4. Oh dear, I’m so sorry to hear. I know it’s no solace, but as a pediatrician I always tell parents of teens that they are just two-year-olds on wheels. And what wheels! Their developmental task, just like two-year-olds’, is to develop independence. So it’s natural that they fight you tooth and nail at every opportunity. The challenge is not to take it personally! (Did I really just write that??!!) So…I hope you wouldn’t take it personally if your two year old screamed, stamped her feet, threw herself on the floor…all because you asked her to help pick up her toys! You certainly would not ask for an apology. You might….but you wouldn’t get it!

    I remember my own mother demanding that I respect her because…she was my mother! I HAD to respect her! I remember coldly telling her that if she wanted me to respect her she had to EARN my respect. She back-handed me. THAT certainly helped! Right.

    Unfortunately, respect must be earned. You can get mad at me if you want, but that’s the case by your two year old and it’s the case with your teen. So how do you earn a teen’s respect? By being straight-up, forthright, and never saying anything to her that you would not want anyone, and I mean ANYONE, to say to her. If you apologize, do it whole-heartedly, and don’t expect an angry, sullen teen to lay down her pride so fast.

    This is an investment in the future for both of you, an investment in your relationship. Don’t squabble over small stuff. If she really jerks your chain….I mean, WHEN she really jerks your chain…wait till you both cool down before trying to talk about it. And no silent treatment, either! That’s fanning the flames and it’s not good.

    Now that you’ve had this episode, you have to earn her trust back. You do this by treating her like the big girl she is. Ignore the fact that she took off. You both know why. Just be sure not to make a habit of getting into it with her and then expecting an apology, or she might decide not to come back one day….just like I did when my mother would not get off my case.

    Again I apologize for laying things out like this, and if you never speak to me again I will understand. I say these things out of love because I really, really care about you and I want you to have a good relationship with your daughter…I know how confusing it can be to everyone concerned!



    • well shes been gone about 24 hr now. she went to school. she wanted me to drop off her nite time seroquel but she knows i don’t have the car because my son is using it for work or school. so i called the principal, who had given me the message about her pill, and i explained that she knew i didn’t have a way to get her her meds, and if she wants them she has to come to get them. guess what? she went somewhere with friends instead. must have her bus pass with her. and so now, she is missing, i don’t know who with or where, and she is foregoing her meds as well. so pardon if im not turning the other cheek. im debating how long to give her before i call the cops and report her as a missing child.

      i only know her friends’ first names, no addresses, no parent names. she could be with anyone or going it on her own. i have no idea. as bad as my mother was, i NEVER did this. i always knew there was a line you can’t come back from. unlike my daughter, apparently.


      • I would say call the cops RIGHT NOW. I don’t want to freak you out, but statistics say that vulnerable teens (I would call ALL teens vulnerable, because they all thing they are Superman and nothing will ever happen to them!) are most often trafficked when they have just had a spat with a parent and do something risky like go with some “pretty boy.” So please pick up the phone and make the call. So what if she’s fine and pissed–you are doing your job as a parent (a very worried one!!!) and might be also saving her life. Keep me posted?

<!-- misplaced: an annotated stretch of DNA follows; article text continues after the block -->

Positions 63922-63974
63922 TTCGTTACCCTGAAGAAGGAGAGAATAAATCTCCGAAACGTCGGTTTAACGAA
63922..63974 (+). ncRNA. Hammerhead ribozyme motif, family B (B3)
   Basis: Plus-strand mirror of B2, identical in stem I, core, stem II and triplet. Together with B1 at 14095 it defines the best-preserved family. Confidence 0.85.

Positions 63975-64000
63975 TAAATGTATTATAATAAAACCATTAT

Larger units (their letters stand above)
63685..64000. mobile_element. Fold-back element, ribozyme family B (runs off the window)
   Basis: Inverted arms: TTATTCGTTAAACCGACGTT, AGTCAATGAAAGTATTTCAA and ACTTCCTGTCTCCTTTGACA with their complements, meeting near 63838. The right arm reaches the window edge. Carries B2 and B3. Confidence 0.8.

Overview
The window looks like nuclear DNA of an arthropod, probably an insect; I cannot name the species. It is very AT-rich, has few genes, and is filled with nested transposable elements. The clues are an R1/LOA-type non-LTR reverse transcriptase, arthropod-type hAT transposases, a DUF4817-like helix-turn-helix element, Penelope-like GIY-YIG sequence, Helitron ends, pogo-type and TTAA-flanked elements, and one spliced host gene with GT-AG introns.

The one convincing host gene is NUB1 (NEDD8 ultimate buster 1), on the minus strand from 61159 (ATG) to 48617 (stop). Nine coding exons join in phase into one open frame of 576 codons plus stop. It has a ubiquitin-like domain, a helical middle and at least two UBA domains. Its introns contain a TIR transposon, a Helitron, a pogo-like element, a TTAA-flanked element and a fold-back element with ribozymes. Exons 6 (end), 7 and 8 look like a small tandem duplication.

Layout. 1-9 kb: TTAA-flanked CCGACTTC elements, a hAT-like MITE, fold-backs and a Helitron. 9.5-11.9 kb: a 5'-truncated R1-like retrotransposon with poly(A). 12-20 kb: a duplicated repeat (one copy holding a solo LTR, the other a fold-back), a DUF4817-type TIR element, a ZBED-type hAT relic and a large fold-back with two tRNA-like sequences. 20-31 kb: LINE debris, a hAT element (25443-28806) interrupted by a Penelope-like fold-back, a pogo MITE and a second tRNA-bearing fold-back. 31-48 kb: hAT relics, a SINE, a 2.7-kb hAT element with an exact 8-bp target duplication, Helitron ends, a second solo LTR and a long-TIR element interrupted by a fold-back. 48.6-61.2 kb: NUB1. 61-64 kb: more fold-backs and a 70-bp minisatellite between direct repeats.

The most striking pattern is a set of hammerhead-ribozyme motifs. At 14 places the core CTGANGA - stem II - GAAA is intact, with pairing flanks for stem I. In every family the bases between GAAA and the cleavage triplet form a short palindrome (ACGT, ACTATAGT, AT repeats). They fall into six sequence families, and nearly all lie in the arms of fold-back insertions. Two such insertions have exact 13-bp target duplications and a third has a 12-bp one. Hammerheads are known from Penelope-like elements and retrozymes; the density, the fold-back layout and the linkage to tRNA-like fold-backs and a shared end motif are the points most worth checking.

• Bummer. Hope she’s just asserting her independence and will show up sometime soon…

        No, you are not beyond the pale. When she shows up, you can have a frank talk with her about how you feel, using “I” language, like “when you do x, I feel y and I don’t know how to communicate with you so I do z and it hurts you, and it hurts me too. So next time x happens, how do you think we should handle it? So that empowers her and she will feel like she has choices. Of course if she comes up with something unsafe or unacceptable, you can say, “I don’t feel comfortable with that because it makes me feel ___. Can you think of another way to solve this that might be safer? And if she gets huffy, end the conversation by saying, OK, I think we’ve gone as far as we can with this right now. Let’s both take some time out with this. How about (doing something she really likes to do)?

        I learned with my son, actually from the residential treatment school where he did his junior and senior years of high school (having been thrown out of numerous outpatient programs) to call these talks “conversations,” because a conversation is a two-way communication rather than being a confrontation. So if he is crossing boundaries, even now when he’s an adur, I can say “we need to have a conversation, and he knows something is up, and I’m going to hold him accountable for something, but that he is also going to have his opportunity to explain his rationale that leads him to this behavior, and it is possible that I might see his point of view and at least come to a compromise. He is thus empowered by the fact that I have agreed to listen to his side.

        In both of these listening techniques, the rules are that when one person is speaking the other listens in silence, really listening and not thinking about what she is going to say in rebuttal when it gets to be her turn to speak! A “talking stick” is very useful here. Whoever holds the talking stick has the floor. No one else can talk. If the person who is holding the talking stick tends to go on and on, a kitchen timer can be used to limit talk time to whatever time you BOTH agree on, and when the timer goes ding the talking stick is passed. Only “I” language is permitted. Confrontational language signals the end of the conversation. Both you and her.

        This is what I learned at my son’s school, and it changed both of our lives forever. Eventually the talking stick becomes unnecessary because the conversation method becomes normal. Good luck and I hope your daughter comes home soon!


  5. I think as teenagers, most of us are horrible to our mother or at least feel horrible things about her. I wouldn’t have dared talk back, but youngsters are different today. Ouch, I feel for you!

    Liked by 1 person